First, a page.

Then again, is having no commute the answer? Harvard Business School professor Ashley Whillans says preserving some sort of physical transition between work and home helps us set boundaries. During the pandemic, many filled the time gained from killing their commutes with more work.

“People feel like they have to be chained to their desks all the time,” Dr. Whillans says. Evaluate your remote work experience: Are you capable of maintaining separation and avoiding burnout? Or have you spent the past year logged on at all hours, stressed and miserable?

Share Your Thoughts

How flexible should workplaces be about allowing employees to work from home right now? Join the conversation below.

Gaetan DeSimone, a graphic designer and animator in Easton, Conn., kept a journal chronicling how he was adjusting to remote work and using his extra time. There was the bonus hour with his toddler daughter in the mornings, the ability to pop out to his new garage studio when inspiration struck at 2 a.m., and then head out for a bike ride the next day when he couldn’t focus. His company left it up to him to decide whether to start coming into the Manhattan office. Still, “there’s that looming concern of, what if one day they change their tune?” he says.

Gaetan DeSimone has been working from his garage studio during the pandemic.


Gaetan DeSimone

He asked his manager if staying remote would affect his future opportunities. When he said no, Mr. DeSimone’s decision was made.

How you’ve adjusted to remote work is only one piece of the puzzle. How did the people around you do with remote work?

“Was your boss extra hypervigilant, calling you every five seconds?” asks Joyel Crawford, a Philadelphia-area executive coach. Maybe showing up at the office will boost trust and actually buy you some more autonomy.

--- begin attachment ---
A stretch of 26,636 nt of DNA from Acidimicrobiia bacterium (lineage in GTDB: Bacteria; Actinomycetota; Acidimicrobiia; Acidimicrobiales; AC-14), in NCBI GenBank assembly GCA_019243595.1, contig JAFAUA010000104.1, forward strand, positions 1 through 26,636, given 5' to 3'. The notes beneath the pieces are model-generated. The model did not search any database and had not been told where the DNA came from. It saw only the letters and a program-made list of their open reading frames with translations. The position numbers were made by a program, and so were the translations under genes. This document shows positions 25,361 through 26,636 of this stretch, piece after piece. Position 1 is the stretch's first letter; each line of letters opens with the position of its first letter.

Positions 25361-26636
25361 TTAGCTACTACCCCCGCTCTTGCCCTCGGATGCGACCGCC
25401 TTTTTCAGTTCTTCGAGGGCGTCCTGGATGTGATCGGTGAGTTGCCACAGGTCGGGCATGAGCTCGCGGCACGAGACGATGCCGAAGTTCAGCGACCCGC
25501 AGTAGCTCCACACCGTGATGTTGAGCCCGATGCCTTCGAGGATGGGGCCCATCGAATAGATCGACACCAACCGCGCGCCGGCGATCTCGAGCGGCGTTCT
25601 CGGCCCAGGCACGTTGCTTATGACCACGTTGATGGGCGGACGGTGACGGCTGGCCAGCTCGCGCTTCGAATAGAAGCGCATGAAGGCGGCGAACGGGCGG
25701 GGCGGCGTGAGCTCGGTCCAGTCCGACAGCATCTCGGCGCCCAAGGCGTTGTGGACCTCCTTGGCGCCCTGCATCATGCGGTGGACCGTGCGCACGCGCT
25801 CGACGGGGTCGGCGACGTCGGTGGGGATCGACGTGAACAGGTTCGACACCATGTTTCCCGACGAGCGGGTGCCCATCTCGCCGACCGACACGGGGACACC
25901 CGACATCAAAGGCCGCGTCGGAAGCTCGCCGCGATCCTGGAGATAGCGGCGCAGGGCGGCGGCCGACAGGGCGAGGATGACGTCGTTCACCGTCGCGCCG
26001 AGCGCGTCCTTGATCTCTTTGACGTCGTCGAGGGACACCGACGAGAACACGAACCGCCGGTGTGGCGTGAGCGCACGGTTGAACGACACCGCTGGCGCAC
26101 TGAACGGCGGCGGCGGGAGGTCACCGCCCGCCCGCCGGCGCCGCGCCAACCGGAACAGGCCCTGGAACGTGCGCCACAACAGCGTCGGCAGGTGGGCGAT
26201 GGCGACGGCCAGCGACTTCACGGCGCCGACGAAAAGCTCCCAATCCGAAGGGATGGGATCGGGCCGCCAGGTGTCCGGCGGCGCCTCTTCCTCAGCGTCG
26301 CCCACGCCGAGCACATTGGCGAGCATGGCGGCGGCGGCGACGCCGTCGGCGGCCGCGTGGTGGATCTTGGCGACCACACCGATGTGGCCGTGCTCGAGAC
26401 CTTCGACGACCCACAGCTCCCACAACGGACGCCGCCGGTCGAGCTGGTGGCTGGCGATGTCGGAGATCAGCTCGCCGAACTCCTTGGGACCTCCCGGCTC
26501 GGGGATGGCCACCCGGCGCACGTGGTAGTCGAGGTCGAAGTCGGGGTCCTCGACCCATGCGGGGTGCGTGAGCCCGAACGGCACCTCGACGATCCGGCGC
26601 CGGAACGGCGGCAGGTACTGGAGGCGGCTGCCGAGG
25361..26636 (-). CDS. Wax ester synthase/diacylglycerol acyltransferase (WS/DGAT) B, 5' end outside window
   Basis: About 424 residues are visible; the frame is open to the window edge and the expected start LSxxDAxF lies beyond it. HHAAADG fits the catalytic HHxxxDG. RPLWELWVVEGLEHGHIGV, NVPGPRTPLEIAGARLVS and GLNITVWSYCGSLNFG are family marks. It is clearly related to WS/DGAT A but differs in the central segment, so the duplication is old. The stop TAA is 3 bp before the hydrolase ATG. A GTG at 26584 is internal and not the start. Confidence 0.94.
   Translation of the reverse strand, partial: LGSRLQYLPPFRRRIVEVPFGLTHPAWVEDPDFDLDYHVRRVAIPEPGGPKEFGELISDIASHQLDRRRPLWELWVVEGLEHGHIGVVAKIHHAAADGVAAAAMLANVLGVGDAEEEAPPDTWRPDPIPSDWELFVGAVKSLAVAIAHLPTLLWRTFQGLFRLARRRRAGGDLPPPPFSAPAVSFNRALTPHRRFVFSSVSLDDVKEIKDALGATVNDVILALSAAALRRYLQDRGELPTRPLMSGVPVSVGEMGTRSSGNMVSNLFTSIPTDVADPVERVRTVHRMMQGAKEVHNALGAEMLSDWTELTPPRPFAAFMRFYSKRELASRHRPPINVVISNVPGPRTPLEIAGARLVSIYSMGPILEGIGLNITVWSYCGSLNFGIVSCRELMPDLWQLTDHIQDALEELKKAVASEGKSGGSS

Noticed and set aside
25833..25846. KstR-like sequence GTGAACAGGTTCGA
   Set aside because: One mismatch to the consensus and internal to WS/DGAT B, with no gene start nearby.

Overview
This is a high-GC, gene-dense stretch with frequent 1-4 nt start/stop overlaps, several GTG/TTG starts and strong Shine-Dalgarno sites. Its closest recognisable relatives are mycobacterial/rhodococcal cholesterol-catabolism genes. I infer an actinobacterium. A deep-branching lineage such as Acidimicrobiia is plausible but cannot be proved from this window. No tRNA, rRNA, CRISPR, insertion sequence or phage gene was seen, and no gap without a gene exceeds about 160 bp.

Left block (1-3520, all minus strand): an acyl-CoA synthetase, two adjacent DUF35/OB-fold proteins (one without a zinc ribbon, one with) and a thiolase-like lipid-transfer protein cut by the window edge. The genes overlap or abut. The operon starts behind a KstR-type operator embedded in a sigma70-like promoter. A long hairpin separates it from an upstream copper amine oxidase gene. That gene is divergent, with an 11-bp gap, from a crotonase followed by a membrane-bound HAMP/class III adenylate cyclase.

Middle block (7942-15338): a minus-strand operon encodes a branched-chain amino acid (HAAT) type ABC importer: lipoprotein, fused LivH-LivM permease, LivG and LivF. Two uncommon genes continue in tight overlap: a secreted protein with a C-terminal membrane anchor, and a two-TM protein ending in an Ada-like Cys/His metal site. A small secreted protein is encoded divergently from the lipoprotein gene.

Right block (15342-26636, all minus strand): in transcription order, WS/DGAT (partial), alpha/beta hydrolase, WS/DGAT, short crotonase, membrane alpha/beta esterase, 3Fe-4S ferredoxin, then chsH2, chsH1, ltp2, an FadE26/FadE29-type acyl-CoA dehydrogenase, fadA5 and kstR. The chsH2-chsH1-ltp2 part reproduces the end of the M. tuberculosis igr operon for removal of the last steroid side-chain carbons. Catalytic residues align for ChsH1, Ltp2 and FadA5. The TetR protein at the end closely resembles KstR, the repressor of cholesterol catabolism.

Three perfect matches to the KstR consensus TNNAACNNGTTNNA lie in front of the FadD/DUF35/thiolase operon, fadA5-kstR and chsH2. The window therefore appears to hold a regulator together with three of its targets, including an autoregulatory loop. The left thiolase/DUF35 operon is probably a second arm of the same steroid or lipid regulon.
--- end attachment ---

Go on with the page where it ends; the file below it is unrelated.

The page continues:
Ethan Tyler, pictured with his daughter, Rebecca, and wife, Margaret Tyler, is looking forward to returning to his office in Anchorage, Alaska.


Ethan Tyler

If you’re the manager, consider whether it’s easier for you to lead meetings and rally the troops over Zoom, or in a conference room. Over the past month, Ethan Tyler, a corporate affairs director in Girdwood, Alaska, started to notice that some tasks were falling through the cracks on his remote team.

“I’ve just felt this kind of a disconnect,” he says.

When the group met up at a local restaurant recently, they were able to swiftly outline projects and divvy up work. Conversation felt less awkward.

Mr. Tyler was excited to hear his company was bringing everyone back at least three days a week starting in June. He can’t wait to get in his car and make the hourlong trip to his Anchorage office.

How serious is your company about remote work?

Will staying home hurt your chances for promotion? Will leaders reverse course in a year, ordering you back? Tips on reading the risk, from professor Ashley Whillans:

Office downsizing: If your company is shedding real estate, that could be a sign that it’s committed to a flexible model of working.

Hiring from afar: Are new employees from around the country onboarding into fully remote roles? Or has the company been focusing on recruiting local talent in the past several months? If it’s the latter, executives might be switching gears.

Signals from the boss: Pay attention to what leaders are doing, not saying. “Do you see your bosses Zooming in from their offices?” Dr. Whillans asks.

Subtle perks: Is your company offering things like free lunch to those who come back? That’s a sign they want you there.

Write to Rachel Feintzeig at rachel.feintzeig@wsj.com